Hongluo Clubhouse

Hongluo Clubhouse

The Hongluo Clubhouse in Beijing is clad in FRP where aluminum was called for.  Check out why, and read more about this arresting house by the Hongluo Lake here!

From architect and professor Michael Stacy’s article  ”Polymers and Architecture: Do we need to specify a high fibre diet?“:

The roof was built from framework of curved steel sections that were clad on site with plywood. The project was tendered with doubly curved 2mm aluminium sheet however this was omitted by the contractor, as it would have been difficult to detail, as drawn. Instead the plywood was coated on site with glass fiber reinforced epoxy resin, exploiting the inherent flexibility of GRP. The outer surface was painted silver.

In too many books and articles on architecture the material of a projects described incorrectly, it is important to study an interesting precedent carefully. The design intent of this project is atectonic, the role of the flowing folded roof surface is to define space and provide reflectance. The materials are not used in
an expressive manner. Here we see FRP as a rival to the formability of concrete and this challenge has been extended by the invention of high performance concretes including Ductal.

From the architects at MAD:

The rapid urban expansion of Beijing had a profound effect on the city’s periphery, both economically and spatially. The undulating beauty of the natural landscape on the periphery contrast sharply against the repetitive, developer planned suburbs expanding and rushing out to meet them.

Hongluo Villa District is situated in the north of Beijing along the coastline of Hongluo Lake; it holds an impressive view of the mountains and landscape beyond. A wooden bridge traverses the lake upon which the clubhouse sits. The gentle structure appears to float on the water, echoing the surrounding mountains, and becoming a focal point for the whole area.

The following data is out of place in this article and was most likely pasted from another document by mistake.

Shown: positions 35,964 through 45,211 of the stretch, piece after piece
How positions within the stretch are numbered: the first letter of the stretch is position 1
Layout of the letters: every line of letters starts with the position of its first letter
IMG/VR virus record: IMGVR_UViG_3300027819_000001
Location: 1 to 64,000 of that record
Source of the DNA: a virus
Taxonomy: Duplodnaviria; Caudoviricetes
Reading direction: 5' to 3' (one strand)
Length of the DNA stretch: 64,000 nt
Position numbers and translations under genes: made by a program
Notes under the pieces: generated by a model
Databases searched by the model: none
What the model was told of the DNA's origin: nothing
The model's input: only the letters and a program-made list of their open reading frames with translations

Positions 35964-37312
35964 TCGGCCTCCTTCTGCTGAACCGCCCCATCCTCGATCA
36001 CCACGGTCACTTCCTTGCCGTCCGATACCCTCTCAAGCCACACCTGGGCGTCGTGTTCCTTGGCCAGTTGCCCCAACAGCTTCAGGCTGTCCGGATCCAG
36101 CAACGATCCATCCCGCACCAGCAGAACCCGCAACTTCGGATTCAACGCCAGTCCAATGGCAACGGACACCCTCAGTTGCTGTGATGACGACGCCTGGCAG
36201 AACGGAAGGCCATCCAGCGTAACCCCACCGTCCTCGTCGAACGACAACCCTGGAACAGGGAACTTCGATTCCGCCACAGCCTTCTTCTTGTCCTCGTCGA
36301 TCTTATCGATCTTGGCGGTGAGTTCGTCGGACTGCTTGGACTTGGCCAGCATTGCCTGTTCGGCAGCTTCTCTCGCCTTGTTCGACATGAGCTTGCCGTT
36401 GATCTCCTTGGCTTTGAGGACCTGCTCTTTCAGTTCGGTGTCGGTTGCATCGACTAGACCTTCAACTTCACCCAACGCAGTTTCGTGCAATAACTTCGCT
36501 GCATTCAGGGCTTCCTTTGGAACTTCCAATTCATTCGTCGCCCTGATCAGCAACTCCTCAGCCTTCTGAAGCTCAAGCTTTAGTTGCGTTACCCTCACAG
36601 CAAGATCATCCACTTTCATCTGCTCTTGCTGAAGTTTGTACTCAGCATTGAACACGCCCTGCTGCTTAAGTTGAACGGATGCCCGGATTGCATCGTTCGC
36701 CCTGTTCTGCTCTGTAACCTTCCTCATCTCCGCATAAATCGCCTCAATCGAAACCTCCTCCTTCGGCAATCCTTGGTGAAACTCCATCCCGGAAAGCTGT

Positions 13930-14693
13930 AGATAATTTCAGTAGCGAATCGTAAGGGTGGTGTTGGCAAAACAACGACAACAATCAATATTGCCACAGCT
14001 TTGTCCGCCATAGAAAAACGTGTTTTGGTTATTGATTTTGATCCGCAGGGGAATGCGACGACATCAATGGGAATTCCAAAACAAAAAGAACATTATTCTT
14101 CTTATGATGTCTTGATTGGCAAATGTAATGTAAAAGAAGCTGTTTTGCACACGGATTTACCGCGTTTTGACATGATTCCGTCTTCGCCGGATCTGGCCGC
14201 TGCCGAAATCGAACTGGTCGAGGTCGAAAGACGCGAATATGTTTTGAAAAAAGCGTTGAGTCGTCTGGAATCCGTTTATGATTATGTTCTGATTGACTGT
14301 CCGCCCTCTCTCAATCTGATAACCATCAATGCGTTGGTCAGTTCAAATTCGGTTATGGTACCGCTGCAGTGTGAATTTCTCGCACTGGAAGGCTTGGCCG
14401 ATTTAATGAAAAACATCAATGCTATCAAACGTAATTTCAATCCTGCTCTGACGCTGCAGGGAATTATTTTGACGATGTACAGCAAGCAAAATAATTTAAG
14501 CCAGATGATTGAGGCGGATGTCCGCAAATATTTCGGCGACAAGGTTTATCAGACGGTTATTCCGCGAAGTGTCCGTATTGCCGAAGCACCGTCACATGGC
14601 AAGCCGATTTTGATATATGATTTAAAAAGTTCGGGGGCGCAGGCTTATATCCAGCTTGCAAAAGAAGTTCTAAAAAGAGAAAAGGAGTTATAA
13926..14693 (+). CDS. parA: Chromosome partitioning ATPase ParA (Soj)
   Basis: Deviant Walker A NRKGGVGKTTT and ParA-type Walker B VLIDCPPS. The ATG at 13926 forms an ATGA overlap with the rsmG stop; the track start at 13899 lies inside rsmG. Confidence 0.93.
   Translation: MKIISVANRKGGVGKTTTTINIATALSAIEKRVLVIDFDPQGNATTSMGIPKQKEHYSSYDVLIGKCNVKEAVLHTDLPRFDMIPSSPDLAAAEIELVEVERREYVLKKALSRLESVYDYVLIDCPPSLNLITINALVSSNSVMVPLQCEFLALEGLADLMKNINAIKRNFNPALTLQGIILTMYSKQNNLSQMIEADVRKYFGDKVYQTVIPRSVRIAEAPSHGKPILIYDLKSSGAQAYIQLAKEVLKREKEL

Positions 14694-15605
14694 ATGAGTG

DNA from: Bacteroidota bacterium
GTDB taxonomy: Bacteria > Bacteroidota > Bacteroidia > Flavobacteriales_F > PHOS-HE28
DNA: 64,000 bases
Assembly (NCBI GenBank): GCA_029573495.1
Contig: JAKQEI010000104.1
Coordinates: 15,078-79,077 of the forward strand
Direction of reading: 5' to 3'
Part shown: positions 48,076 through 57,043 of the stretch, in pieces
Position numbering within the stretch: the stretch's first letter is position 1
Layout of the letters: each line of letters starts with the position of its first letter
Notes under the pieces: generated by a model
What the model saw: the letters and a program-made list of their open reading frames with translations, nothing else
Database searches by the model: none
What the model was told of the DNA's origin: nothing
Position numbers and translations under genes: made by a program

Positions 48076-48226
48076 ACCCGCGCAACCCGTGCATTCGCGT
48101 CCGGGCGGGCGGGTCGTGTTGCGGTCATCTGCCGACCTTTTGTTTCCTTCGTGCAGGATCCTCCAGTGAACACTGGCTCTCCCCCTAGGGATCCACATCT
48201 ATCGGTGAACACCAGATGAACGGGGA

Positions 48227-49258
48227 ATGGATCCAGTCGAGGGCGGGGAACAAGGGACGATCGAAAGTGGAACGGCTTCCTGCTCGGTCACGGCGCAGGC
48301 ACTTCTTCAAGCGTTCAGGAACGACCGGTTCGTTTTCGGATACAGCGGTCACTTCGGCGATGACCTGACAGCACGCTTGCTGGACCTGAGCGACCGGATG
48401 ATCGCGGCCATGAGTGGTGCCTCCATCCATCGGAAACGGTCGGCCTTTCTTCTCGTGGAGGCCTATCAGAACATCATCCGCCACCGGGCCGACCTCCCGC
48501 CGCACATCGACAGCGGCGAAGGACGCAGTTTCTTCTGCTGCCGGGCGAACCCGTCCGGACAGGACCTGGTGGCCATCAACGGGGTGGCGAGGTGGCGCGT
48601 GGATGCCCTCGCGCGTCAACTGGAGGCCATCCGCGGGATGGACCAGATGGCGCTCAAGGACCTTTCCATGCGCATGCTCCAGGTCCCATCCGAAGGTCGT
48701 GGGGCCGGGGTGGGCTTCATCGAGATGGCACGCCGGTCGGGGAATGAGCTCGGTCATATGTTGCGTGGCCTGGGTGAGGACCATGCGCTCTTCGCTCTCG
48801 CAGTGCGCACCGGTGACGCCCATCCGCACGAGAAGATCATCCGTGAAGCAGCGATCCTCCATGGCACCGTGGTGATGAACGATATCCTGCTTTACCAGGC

A continuous, reflective surface emerges out of the water, firstly becoming the roof and then the walls of the house. This surface blurs the distinction between solid and liquid elements, between building and environment. A sunken garden and a swimming pool frames each side of the house. Both are flush with the surface of the lake, a seamless union of the natural and the man-made.

The interior of the house is equally fluid in its circulation; it is designed as a continuous space that flows without internal obstacles. In this ever-changing space, visitors are encouraged to create their own journey through the house. Each visits will call upon an intimate response to the space, each journey varies according to the emotional and physical experience of the visitor.

Location: Beijing, China
Typology: Residential
Site Area: 487sqm
Building Area: 189 sqm

Directors: Ma Yansong, Yosuke Hayano
Design Team:Florian Pucher, Shen Jun, Christian Taubert, Marco Zuttioni, Yu Kui

Associate Architects:  IDEA International Design Studio

All photos courtesy of MAD architects.